Jan 292020
 

New teaching experience

I’ve taught ten and six-week EAP pre-sessional courses at UK universities since 2011. In 2020, I was supposed to be teaching my tenth course, but I wasn’t keen on travelling and mixing with so many people for extended periods in the classroom or staffroom. Fortunately, the course came to me 🙂 So instead of spending the summer in the UK, we rented a house with a fruit garden in a beautiful village hidden up in the mountains, but still close to home.

I always believed the pre-sessional courses could and should be taught in blended mode. Some universities have been offering all or parts of their courses in blended mode or (partially) online for a while now. This year all universities had to go online. I really enjoyed teaching the course online, and I can say it was the least stressful one ever. I co-wrote an article with Zoe Smith for The English Teaching Professional, reflecting on the the challenges and opportunities of online pre-sessionals.

New role as research manager

A couple of months ago, I decided to change directions in my work. I started digital authoring and editing back in 2013 and it’s been really a rewarding and interesting seven years in which I’ve learned new skills and found a new community of wonderful people: editors, writers and publishers. When content and copy editing, I found it really interesting to go through a complete course and see how it was built, designed and what the writers had created. I like editorial work, even style guides and spreadsheets up to a point! I even sometimes experience some kind of flow when copyediting…Yeah, I know what you’re thinking 😀 

But I felt I needed a change, or rather something in addition to what I had been doing. I felt I wasn’t creating anything and I wasn’t making much use of what I had spent years learning and experimenting with. I missed being involved in the planning and development of a blended or online course, doing research, exploring new things and writing about them.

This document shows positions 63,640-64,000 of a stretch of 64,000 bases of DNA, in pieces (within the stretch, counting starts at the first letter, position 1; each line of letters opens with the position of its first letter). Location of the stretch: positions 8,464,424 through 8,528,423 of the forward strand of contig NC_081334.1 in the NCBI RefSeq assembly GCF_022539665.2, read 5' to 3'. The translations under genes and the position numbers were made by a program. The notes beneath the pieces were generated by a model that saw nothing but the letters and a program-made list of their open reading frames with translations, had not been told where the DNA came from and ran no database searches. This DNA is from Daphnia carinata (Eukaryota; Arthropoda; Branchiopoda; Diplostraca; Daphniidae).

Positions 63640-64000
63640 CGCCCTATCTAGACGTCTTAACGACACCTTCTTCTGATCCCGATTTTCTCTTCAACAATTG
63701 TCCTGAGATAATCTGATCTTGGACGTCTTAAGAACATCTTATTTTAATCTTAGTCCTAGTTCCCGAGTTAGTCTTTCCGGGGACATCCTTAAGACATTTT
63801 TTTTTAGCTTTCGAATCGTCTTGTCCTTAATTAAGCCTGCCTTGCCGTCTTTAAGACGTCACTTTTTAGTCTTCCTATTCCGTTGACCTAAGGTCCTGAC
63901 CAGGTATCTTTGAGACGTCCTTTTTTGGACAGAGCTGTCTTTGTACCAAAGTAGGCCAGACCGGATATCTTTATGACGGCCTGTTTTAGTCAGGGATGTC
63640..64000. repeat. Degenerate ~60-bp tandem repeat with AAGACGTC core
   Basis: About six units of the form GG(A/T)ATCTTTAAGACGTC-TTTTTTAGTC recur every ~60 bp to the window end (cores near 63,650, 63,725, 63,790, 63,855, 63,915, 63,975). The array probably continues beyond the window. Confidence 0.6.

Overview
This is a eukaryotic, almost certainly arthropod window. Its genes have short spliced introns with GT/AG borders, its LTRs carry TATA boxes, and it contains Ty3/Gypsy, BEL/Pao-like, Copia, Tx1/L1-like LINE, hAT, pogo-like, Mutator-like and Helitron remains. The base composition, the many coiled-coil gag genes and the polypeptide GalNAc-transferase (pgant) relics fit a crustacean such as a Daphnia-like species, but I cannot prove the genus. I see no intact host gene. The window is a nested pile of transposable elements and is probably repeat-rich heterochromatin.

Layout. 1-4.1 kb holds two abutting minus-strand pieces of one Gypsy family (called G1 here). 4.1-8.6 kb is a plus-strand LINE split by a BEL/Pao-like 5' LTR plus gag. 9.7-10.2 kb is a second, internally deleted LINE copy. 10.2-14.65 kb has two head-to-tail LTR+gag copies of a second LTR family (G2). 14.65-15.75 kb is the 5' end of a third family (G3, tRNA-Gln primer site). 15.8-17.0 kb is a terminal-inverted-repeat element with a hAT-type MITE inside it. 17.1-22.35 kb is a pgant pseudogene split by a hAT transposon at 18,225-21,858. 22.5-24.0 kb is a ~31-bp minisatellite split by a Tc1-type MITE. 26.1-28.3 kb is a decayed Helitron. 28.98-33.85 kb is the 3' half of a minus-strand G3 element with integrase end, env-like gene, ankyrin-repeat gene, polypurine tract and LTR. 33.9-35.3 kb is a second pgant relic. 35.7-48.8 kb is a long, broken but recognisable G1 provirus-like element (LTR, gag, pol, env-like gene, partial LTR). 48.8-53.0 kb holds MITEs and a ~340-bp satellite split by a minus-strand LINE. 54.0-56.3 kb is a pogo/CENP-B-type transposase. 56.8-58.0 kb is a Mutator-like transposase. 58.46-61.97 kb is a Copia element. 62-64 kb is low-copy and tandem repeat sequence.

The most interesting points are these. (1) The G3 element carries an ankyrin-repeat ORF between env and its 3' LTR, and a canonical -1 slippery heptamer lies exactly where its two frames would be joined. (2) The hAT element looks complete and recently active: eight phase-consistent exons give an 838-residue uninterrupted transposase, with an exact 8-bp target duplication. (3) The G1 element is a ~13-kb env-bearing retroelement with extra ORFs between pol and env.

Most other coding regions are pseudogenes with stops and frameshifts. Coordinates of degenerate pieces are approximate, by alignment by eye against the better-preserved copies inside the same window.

As nearly all teaching and learning had gone online this year, one thing I noticed was often missing in online courses was the social element. Lessons also quickly start to feel the same in a video conferencing environment, and role-plays don’t work as well as in a face-to-face setting. So I started exploring how these things could be done better online. Which is exactly why I had started experimenting with language teaching in a 3D virtual world more than a decade ago. I started reading up on the latest developments in the field of virtual reality and building new connections on Linkedin with people working in this field. And this is how I met my lovely colleagues from Immerse. Their enthusiasm was so contagious that I had to join them when they asked me whether I’d like to work for them as a Research Manager. The good thing is that my role with them allows me to follow my interests in VR: read about research, meet researchers and other people who are doing great work in VR,  facilitate research and help disseminate knowledge gained about language learning and teaching in VR.

I still accept editing jobs because the skills set an editor needs, such as paying attention to detail, are useful in any job, and as I said, it gives me insight into how others design courses and write content. I also hope I can do some teaching too, because whether you are developing courses, writing lesson plans or doing research into teaching and learning, having recent experience as a teacher gives you invaluable insights.

I’m really looking forward to what 2021 will bring in terms of work and new experiences.

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